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Hello everyone. We currently live in Ashville, AL. but we are looking to move in the next 5 years so we can be completely off grid and self sustained. I need y'alls advice on the best area to homestead but one of my must haves on the list is great schools...my daughter is in elementary school right now and she does not do well with homeschooling and has to be in public school. We are looking for a minimum of 10 acres with some source of flowing water on the property (natural spring, creek, river...ECT.) We will be continuing to raise chickens and we will have horses and possibly cattle. My husband is a hunter so we need to be in an area that is accessible to game. We will be solar powered so we can't be completely tucked off in the woods and we will also continue our gardens. Any advice would be amazingly helpful! Thanks
 

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Best of luck to you. There are a lot of people here on HT living all over.

What is it about where you live now that does not fit the bill?
 
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The best place to start homesteading is right where you are! Which it sounds like you've already been doing....

There are many threads on this forum with folks asking the same question as you so if you use the search feature you will find many perspectives in addition to whatever members offer to you here on your post.

I have a hard time recommending place to people since I think it is a very personal decision. There are so many pieces to it. You might consider working with a realtor as you can tell them what type of property you want.

I can tell you we love Maine and years ago my parents moved my younger siblings here because they felt the schools were better than Massachusetts. At the same time we have friends who stay in MA because they believe the schools are better there. It's all opinion.

I will also note that property prices are on the rise big time so not sure I'd recommend moving here unless you liked snow and had some money to spend.

ETA - Good luck!!🌻
 

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Well the problem about where we live is like its the almost for us. We have 4 acres but the problem is that we still both have a 9-5 job and we work over an hour away from home one way. So that does not leave us much time but the weekends to do the things we need do. The soil here is nothing but rock and clay. And (last time I checked) you cant live off grid in Alabama meaning you have to be connected to power even if you have solar and you have to be connected to public water and have either septic or sewer otherwise your property is condemned by the state.
Basically we are tired of the rat race. We work in a very large and one of the wealthiest cities in the state and we interact with these people for 8 hours a day that think they are privileged and entitled and have the worst attitudes about life and I have been at my job for 13 years and it has provided a comfortable lifestyle but to be frank I'm tired of people and want a slower pace. My husband loves to craft and hunt and is a builder but he cannot do any of that because we don't have time for it.
I will say this however about Ashville...it does have above the national average schools and if someone is looking for rural but still convenient then this is your place. The interstate is 15 minutes away because you will have to drive to get to a job. The only restaurant we have is a Jacks and you will reach a big town in 30 minutes in any direction you travel.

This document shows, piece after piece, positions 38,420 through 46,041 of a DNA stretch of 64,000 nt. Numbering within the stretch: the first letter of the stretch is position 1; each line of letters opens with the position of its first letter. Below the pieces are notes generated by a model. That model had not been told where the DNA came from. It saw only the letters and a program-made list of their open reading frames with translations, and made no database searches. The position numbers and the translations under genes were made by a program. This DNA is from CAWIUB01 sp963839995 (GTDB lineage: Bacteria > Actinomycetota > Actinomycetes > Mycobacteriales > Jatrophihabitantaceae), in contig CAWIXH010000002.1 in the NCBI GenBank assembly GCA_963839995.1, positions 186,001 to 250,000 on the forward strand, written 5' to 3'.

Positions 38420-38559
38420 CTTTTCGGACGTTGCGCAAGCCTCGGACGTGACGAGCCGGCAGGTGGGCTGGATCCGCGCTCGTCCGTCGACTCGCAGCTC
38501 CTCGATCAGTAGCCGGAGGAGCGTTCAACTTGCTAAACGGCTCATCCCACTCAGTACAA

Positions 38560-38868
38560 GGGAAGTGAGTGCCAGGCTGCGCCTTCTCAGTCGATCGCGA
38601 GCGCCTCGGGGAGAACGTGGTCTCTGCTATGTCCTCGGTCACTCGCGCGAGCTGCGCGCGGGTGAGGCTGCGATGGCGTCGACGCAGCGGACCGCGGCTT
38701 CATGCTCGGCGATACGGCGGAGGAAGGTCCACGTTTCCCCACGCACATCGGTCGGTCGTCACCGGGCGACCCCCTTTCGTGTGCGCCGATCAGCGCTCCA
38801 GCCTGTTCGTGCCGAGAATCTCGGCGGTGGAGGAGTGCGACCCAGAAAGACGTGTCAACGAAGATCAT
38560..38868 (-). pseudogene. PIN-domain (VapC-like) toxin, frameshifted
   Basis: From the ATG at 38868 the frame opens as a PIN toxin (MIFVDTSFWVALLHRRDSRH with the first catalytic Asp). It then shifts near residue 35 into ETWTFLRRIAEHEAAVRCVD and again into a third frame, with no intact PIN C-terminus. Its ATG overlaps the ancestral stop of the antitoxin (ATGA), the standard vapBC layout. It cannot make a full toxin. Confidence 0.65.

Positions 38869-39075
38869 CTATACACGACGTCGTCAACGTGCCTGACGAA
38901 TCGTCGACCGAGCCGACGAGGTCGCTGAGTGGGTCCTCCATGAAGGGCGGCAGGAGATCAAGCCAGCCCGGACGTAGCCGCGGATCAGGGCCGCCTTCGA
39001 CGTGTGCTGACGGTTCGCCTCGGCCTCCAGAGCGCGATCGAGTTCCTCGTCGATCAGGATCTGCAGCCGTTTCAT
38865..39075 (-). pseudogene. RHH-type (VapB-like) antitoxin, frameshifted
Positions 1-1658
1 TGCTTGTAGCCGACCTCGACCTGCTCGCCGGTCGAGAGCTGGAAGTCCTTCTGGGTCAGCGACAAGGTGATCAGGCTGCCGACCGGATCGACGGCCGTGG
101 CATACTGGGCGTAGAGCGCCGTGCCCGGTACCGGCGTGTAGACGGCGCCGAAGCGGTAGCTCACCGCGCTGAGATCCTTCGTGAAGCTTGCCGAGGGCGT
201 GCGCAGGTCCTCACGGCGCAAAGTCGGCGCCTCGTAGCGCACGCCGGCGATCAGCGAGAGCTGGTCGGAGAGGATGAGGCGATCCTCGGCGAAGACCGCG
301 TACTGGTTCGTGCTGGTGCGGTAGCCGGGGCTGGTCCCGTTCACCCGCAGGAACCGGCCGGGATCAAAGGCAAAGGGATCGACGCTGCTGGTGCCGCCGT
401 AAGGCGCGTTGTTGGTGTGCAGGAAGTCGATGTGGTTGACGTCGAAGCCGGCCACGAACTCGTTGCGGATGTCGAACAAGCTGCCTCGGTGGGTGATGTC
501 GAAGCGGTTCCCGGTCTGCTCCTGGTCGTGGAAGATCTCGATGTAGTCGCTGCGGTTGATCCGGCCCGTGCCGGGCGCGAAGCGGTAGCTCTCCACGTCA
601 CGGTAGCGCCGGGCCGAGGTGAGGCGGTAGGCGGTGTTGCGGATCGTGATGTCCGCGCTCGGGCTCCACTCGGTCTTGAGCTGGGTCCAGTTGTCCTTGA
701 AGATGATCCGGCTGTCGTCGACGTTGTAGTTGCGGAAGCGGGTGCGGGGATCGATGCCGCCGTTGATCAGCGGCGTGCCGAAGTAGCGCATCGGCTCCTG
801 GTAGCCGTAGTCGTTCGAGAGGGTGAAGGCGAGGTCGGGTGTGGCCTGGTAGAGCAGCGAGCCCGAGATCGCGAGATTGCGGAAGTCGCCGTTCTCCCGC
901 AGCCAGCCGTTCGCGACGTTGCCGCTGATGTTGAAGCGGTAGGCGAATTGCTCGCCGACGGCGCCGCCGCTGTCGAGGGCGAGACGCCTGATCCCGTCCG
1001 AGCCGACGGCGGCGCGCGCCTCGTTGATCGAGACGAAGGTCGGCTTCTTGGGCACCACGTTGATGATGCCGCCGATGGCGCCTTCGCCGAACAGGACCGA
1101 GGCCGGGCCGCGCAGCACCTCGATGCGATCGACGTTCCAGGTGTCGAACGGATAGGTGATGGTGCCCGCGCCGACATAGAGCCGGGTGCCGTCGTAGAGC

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Well the problem about where we live is like its the almost for us. We have 4 acres but the problem is that we still both have a 9-5 job and we work over an hour away from home one way. So that does not leave us much time but the weekends to do the things we need do. The soil here is nothing but rock and clay. And (last time I checked) you cant live off grid in Alabama meaning you have to be connected to power even if you have solar and you have to be connected to public water and have either septic or sewer otherwise your property is condemned by the state.
Basically we are tired of the rat race. We work in a very large and one of the wealthiest cities in the state and we interact with these people for 8 hours a day that think they are privileged and entitled and have the worst attitudes about life and I have been at my job for 13 years and it has provided a comfortable lifestyle but to be frank I'm tired of people and want a slower pace. My husband loves to craft and hunt and is a builder but he cannot do any of that because we don't have time for it.
I will say this however about Ashville...it does have above the national average schools and if someone is looking for rural but still convenient then this is your place. The interstate is 15 minutes away because you will have to drive to get to a job. The only restaurant we have is a Jacks and you will reach a big town in 30 minutes in any direction you travel.
I live in Alabama, too. I have a home in McCalla and also in Cordova. I am planning on moving also, and like you, I plan on living off the grid. But I am looking for someplace with cooler summer temps. I am SICK of this heat and humidity. Search on Landwatch.com. Just choose a state, sort for prices "lowest to highest", and see what you can find. There are lots of properties in multiple different states that would meet our homesteading needs. There are some beautiful places, with several acres of land, open field area, wooded area, and streams running through property. I'm leaving AL as soon as my dad has moved on to heaven.